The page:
Rare samples help piece together the formation of the Earth's oceanic crust
A study by a group of International researchers into the first significant samples of primitive igneous rocks to be taken from deep within the oceanic crust is helping to solve one of geology’s greatest puzzles.
Professor Antony Morris from Plymouth University’s School of Geography, Earth and Environmental Sciences is part of the team of researchers analysing samples of rock that formed nearly four kilometres deep within the Earth’s crust, in a bid to understand how magma from the Earth’s mantle forms new ocean crust in the deep sea.
The newly recovered, priceless samples are made up of a form of crystalline igneous rock known as layered gabbro. Typically such gabbros are buried beneath a thick layer of sediment and other rocks, making them nearly impossible to access.
Until now one of the best opportunities to study the deepest gabbros was in ophiolites – ancient sections of ocean crust that have been tectonically thrust up on land – but it is difficult to establish the precise origin of ophiolites, making it hard to draw conclusions about the formation of crust in today’s oceans.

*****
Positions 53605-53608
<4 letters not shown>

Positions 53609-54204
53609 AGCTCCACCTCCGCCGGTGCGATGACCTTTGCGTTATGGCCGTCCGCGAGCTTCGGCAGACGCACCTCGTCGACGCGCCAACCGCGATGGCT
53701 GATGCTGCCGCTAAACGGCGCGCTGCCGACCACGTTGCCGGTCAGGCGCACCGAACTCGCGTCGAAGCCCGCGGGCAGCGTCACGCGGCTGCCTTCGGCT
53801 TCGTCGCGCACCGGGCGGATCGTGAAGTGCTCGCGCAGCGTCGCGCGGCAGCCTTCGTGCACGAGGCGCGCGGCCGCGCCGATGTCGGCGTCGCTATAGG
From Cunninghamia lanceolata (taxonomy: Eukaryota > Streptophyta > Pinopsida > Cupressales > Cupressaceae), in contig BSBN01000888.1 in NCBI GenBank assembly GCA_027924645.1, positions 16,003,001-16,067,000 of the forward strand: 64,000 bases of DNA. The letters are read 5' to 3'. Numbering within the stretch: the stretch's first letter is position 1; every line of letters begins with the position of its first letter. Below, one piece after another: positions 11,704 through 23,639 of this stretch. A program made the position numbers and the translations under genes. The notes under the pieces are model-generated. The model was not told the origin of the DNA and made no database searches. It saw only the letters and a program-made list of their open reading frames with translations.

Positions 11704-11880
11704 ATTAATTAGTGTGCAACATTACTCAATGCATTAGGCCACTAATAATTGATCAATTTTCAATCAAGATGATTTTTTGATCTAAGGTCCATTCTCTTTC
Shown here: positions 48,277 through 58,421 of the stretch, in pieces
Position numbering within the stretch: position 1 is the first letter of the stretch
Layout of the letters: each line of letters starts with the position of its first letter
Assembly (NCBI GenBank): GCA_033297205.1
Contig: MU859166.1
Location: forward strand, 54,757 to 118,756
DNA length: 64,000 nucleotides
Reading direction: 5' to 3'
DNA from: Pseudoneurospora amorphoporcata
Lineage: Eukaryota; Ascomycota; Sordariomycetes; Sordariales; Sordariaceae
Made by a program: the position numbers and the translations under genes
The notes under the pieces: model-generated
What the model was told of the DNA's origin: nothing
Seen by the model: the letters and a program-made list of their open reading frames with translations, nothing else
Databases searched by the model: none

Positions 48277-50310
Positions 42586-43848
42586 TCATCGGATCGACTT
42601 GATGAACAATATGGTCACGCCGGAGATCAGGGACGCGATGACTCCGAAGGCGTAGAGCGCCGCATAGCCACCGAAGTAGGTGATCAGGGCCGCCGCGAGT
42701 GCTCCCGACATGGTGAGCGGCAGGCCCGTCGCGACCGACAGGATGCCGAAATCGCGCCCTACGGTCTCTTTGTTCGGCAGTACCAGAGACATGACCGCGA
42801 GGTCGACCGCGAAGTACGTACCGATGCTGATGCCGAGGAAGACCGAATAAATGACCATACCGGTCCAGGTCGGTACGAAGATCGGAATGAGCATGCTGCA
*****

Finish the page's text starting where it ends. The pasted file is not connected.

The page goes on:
Professor Morris was aboard research drillship the JOIDES Resolution when the samples were collected from a large tear in the oceanic crust known as the Hess Deep Rift.
Located about 1000km west of the Galapagos islands in the Pacific Ocean, the Hess Deep Rift exposes rocks of the lower crust on challengingly steep slopes more than 4800 metres below sea level.
Professor Morris said: “The scientific community has waited decades for samples like these to be collected from the oceans, so that they can be used to test models for how two-thirds of the Earth’s crust forms.
“Drilling at Hess Deep tested the very limits of the technology of scientific research drilling; even starting a drill hole in such deep water on rubble covered slopes was a major achievement.”
Professor Kathryn Gillis from the University of Victoria in Canada, Co-Chief Scientist of the Integrated Ocean Drilling Program Expedition 345, alongside Professor Jonathan Snow from the University of Houston USA, said: “By finding these layers in modern ocean crust we have confirmed predictions and refined our hypotheses about how the lower crust forms.
“With this information, we should be able to assess the role that layered gabbros play in building the crust, as well as in broader global geochemical cycles.”
Professor Morris added: “Shipboard analyses show that these cores provide the last missing piece in our suite of samples from the oceanic crust.”
The findings were first published in the December 1 Advance Online Publication of the journal Nature, and appeared in the print edition on Thursday 9 January.